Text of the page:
From Russia with Love (soundtrack)
|From Russia with Love|
|Soundtrack album by|
|Label||United Artists (LP)|
Liberty (1980's LP Reissue)
EMI Manhattan Records (CD)
Capitol (2002 CD Re-release)
|Producer||Frank Collura (Reissue)|
|John Barry chronology|
|James Bond soundtrack chronology|
John Barry, arranger of Monty Norman's "James Bond Theme" for Dr. No, would be the dominant Bond series composer for most of its history and the inspiration for fellow series composer, David Arnold (who uses cues from this soundtrack in his own for Tomorrow Never Dies). The theme song was composed by Lionel Bart of Oliver! fame and sung by Matt Monro.
Following the decision of the producers not to use Monty Norman, though keeping his "James Bond Theme", Harry Saltzman decided on using the then popular Lionel Bart of Oliver! fame. Bart was unable to read or write music, but he offered to compose the music and lyrics for a title song to the film.
The producers chose John Barry to score the film. Barry had not only arranged and conducted the "James Bond Theme" from the previous film, but had already scored some films such as Beat Girl and Never Let Go. Barry's group also charted at No. 13 in the November 1962 UK charts with a different arrangement of the Bond theme from that heard in the film.
The title song was sung by Matt Monro. Monro's vocal version is played during the film (as source music on a radio) and properly over the film's end titles. The title credit music is a lively instrumental version of the tune preceded by a brief Barry-composed "James Bond is Back" then segueing into the "James Bond Theme". On the original film soundtrack, Alan Haven played a jazzy organ over the theme but this version was not released on the soundtrack album. The tune also appears in a soft string arrangement as a theme for Tania. In Germany, the original release featured an end title track cover version called Die Wolga ist Weit sung by Ruthe Berlé.
Originally planning to use local Turkish music as Norman had used Jamaican music on Dr No, Barry accompanied the film crew to Istanbul, however he found nothing suitable for the film.
Recalling his visit to Istanbul, John Barry said, "It was like no place I'd ever been in my life. [The Trip] was supposedly to seep up the music, so Noel Rogers and I used to go 'round to these nightclubs and listen to all this stuff. We had the strangest week, and really came away with nothing, except a lot of ridiculous stories. We went back, talked to Lionel, and then he wrote 'From Russia with Love.'' 
Album and cover versionsEdit
The soundtrack's original recordings are thought to be lost and did not appear when the Bond soundtrack albums were issued in remastered form on CD. The album is different from the film with the album's recording of the main titles sounding slower and not featuring the organ played by Alan Haven. Several tracks on the album do not appear in the completed film. The album was the last of the Bond soundtrack albums to feature more than the usual six tracks per record side.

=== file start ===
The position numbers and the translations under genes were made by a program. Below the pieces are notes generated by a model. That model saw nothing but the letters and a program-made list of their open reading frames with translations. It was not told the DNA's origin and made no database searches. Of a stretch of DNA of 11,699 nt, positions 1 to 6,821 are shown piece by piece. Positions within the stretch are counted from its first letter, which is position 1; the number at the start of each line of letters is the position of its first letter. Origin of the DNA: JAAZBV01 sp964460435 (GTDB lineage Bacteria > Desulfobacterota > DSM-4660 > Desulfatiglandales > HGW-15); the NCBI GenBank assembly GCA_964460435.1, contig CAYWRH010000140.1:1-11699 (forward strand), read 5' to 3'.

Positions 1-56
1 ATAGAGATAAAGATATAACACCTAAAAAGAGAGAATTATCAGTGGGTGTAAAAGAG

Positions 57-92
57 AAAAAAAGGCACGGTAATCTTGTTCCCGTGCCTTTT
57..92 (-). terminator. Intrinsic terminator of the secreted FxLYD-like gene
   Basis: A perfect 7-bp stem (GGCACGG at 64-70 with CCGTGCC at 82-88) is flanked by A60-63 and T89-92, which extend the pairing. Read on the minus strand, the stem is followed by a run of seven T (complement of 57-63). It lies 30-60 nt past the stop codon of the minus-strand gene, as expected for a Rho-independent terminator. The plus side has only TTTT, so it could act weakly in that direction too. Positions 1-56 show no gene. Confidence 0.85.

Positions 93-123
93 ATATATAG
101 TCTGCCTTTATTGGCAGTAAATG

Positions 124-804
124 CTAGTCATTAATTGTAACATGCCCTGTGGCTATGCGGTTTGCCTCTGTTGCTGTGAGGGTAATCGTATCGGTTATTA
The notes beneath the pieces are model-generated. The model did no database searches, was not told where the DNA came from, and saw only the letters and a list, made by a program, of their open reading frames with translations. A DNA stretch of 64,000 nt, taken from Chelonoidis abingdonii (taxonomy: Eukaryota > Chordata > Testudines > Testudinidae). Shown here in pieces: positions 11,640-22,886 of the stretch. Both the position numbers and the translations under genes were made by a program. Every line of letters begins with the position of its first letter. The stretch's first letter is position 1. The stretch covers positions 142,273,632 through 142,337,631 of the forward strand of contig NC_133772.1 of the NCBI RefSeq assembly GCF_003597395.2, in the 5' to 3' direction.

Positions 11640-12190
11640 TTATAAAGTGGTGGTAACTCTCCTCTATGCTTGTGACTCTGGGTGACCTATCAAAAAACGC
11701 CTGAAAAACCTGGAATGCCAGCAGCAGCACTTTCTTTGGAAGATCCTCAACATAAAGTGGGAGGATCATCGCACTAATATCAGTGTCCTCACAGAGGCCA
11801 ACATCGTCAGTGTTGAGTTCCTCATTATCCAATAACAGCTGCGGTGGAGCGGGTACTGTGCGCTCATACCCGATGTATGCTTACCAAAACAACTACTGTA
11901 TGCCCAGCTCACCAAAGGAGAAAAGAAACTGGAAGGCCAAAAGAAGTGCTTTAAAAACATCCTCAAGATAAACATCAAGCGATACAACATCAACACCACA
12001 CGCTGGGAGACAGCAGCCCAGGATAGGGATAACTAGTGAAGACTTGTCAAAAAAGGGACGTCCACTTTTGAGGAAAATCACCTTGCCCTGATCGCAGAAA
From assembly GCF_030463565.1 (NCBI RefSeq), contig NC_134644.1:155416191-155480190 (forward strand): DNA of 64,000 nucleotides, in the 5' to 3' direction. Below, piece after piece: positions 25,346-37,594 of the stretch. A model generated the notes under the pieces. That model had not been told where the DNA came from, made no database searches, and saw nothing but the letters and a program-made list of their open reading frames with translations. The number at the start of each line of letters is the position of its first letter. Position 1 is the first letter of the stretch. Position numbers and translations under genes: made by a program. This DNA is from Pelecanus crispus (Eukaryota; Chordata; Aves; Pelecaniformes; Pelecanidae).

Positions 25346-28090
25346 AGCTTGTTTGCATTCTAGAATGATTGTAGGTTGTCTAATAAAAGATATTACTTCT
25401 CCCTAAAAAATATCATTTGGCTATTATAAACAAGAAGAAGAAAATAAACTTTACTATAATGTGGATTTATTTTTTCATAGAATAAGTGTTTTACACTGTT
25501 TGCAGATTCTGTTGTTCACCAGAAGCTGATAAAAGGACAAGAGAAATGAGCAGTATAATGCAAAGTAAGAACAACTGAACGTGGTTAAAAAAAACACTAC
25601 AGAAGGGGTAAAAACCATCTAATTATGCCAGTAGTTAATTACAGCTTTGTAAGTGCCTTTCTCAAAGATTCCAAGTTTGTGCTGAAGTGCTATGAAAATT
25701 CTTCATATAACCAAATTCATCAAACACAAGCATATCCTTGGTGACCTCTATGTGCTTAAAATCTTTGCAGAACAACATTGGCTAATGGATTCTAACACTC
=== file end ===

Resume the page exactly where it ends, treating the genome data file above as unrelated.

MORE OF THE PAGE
The soundtrack album reached No. 28 on the Variety charts in March 1964 with the title song becoming Unart Music's most recorded song. Other cover versions of the "James Bond Theme" were also released to coincide with the film. Barry also released different cover versions of the title song and "007" on his Ember records for the pop charts. The Roland Shaw Orchestra performed cover versions of most of the music of Barry's soundtrack on several albums.
- "Opening Titles: James Bond Is Back/From Russia with Love/James Bond Theme" (different arrangement from that heard in the film)
- "Tania Meets Klebb"
- "Meeting in St. Sophia"
- "The Golden Horn" *
- "Girl Trouble"
- "Bond Meets Tania"
- "Gypsy Camp"
- "Death of Grant"
- "From Russia with Love" – Matt Monro
- "Spectre Island"
- "Guitar Lament" *
- "Man Overboard/SMERSH in Action"
- "James Bond with Bongos"[a]
- "Leila Dances" *
- "Death of Kerim"
- "007 Takes the Lektor"
* Not heard in the film
Outside the filmEdit
- In 1965, KYW-TV in Philadelphia adopted the "007 Takes The Lektor" track as its longtime theme for its Eyewitness News format. It went on to be used in other Group W stations in Boston, Pittsburgh, Baltimore and San Francisco for their newscasts. Two years later, "007 Takes The Lektor" would be recycled for further Bond use, in the autogyro scene in You Only Live Twice.
- The podcast Mueller, She Wrote uses an instrumental version of the theme song as its intro and outro theme music. This serves as a humorous theme, as the podcast centres on Russian relations to the presidential campaign for Donald Trump in 2016, and the following special counsel investigation led by Robert S. Mueller III.
- p.282 Thompson, Gordon Please Please Me: Sixties British Pop Inside Out 2008 Oxford University Press
- "Ruthe Berlé: Die Wolga ist weit (FRWL)". YouTube. 10 June 2009. Retrieved 16 February 2012.
- p.36 Smith, Jim & Lavington, Steven Bond Films 2002 Virgiin Books
- Burlingame, Jon (1 November 2012). The Music of James Bond. Oxford University Press. p. 25. ISBN 9780199986767.
- p.125 Lindner, Christop The James Bond Phenonomon: A Critical Reader 2004 Manchester University Press